Anyone trying to market an animated film without the words Disney, Pixar, or DreamWorks attached faces an uphill battle, and Universal’s “The Tale of Despereaux” is a prime example of why that is: because cartoons by upstarts tend to be mediocre.
Based on Kate DiCamillo’s children’s book that I’ve never heard of but that I assume is beloved because all children’s books that get turned into movies are described as “beloved,” “Despereaux” is set in a far-off kingdom such as those seen in fairy tales. There’s a castle, a royal family, a narrator (Sigourney Weaver), the whole nine yards. It’s not one of those satirical “Shrek” kingdoms, either. This is G-rated, irony-free family fare.
The story starts off being about Roscuro (voice of Dustin Hoffman), a rat from a sailing ship who stops off in the kingdom of Dor and accidentally causes major trouble on national Soup Day. Soup is a big deal in Dor, you see, prepared by the exacting Chef Andre (Kevin Kline), but the Roscuro-caused tragedy leads the king to ban both rats and soup. Why rats weren’t banned in the first place, I don’t know.
So the kingdom is super-sad, especially Princess Pea (Emma Watson), and it’s during this period of mourning that the actual star of the film, Despereaux (Matthew Broderick), comes around. He’s a wee mouse, wee even by mouse standards, who is distinct among his peers for being unafraid of all the things mice are usually afraid of. That makes him an outcast, as mice are very proud of their cowardice. “You can’t be a mouse if you don’t learn to be afraid!” says the principal at his mouse school (Richard Jenkins). “There are so many wonderful things in life to be afraid of, if you just learn how scary they are!”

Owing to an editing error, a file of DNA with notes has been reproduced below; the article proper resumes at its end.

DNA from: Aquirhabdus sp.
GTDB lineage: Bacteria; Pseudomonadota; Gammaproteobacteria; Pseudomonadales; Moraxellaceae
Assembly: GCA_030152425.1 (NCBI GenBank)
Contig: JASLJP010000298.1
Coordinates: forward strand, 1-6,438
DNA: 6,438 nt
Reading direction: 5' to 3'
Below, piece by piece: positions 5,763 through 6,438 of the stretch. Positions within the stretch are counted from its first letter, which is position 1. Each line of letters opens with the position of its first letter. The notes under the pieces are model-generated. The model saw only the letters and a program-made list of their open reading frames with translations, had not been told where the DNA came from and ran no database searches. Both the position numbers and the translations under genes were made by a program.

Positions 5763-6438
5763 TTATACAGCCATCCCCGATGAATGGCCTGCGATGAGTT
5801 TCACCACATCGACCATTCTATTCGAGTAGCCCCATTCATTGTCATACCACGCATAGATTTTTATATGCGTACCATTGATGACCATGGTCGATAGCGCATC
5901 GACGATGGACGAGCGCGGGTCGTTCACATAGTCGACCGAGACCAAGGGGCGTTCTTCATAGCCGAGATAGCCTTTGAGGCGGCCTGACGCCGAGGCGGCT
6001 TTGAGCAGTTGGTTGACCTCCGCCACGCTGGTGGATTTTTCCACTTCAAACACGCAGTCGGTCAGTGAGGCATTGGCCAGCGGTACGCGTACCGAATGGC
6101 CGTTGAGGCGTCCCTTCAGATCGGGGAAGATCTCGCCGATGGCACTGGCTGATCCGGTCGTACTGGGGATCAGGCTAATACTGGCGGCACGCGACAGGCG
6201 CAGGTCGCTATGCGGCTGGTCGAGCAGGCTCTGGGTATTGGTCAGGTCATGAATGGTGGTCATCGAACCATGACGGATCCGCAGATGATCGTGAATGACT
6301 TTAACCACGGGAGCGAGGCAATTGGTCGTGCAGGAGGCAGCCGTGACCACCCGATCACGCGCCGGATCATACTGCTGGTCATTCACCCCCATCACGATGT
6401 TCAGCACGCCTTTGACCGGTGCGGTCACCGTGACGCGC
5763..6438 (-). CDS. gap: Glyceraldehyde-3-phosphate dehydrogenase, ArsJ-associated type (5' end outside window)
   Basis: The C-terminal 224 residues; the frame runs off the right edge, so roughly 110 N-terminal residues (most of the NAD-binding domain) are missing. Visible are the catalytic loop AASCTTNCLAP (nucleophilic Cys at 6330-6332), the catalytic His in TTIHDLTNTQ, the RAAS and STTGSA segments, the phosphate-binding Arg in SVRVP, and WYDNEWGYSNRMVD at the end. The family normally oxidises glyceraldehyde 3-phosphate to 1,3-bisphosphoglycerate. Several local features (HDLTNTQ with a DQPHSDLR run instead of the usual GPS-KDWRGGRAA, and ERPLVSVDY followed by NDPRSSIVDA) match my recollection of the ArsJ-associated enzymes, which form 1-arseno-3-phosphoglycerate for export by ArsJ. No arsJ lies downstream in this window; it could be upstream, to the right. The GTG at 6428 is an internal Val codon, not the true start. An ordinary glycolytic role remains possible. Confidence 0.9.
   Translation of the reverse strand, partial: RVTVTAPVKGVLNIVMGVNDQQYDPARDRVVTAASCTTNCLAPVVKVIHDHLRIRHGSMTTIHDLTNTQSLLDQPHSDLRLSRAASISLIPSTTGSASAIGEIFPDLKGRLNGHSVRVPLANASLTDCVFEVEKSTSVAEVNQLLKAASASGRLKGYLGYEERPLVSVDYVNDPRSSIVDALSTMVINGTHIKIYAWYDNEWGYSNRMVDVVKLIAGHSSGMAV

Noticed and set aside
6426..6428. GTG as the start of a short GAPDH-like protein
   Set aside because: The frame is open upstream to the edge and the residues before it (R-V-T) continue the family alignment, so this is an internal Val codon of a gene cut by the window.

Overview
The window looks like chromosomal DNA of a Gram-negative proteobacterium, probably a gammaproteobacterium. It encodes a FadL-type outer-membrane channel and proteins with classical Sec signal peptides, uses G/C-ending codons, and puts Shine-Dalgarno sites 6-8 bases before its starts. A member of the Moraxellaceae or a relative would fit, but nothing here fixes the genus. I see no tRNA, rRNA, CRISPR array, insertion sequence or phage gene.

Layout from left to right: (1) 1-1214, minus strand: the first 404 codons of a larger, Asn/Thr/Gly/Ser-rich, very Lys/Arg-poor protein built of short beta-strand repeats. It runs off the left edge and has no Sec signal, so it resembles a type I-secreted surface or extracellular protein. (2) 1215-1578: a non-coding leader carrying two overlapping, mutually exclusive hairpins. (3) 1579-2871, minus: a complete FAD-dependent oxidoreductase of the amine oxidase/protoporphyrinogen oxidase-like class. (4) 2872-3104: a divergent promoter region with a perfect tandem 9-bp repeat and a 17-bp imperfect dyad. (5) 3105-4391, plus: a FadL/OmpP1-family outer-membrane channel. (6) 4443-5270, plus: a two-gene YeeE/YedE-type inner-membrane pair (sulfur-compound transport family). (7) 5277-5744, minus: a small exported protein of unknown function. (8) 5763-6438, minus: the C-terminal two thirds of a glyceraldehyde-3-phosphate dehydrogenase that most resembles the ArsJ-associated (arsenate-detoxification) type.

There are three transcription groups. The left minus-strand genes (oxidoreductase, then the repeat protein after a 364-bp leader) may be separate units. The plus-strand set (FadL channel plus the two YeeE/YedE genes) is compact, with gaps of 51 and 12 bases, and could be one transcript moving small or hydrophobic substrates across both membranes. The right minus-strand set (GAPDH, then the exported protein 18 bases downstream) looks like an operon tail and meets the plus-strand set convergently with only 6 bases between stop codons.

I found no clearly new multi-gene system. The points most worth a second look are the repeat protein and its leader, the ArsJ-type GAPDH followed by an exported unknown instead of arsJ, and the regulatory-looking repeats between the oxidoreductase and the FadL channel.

Despereaux’s temperament makes him ideally suited for the heroic tasks that lie before him, which include befriending Princess Pea. Meanwhile, Roscuro is plotting revenge for his banishment — I see that in the book he’s a flat-out antagonist, while the movie makes him more of a flawed hero — and an ugly maid named Miggery (Tracey Ullman) is looking for happiness.
The film takes a long time to find its way, with everything before Despereaux’s introduction feeling like an overlong prologue; even once it’s on track, it has a hard time juggling the shifting story lines and characters. But it’s well-served by its fairy-tale whimsicality and energetic computer animation, and there are some pleasant chuckles to be had in the particulars of the cute story. If your kids have been clamoring to see it, allowing them to do so won’t hurt you any.
C+ (1 hr., 40 min.; )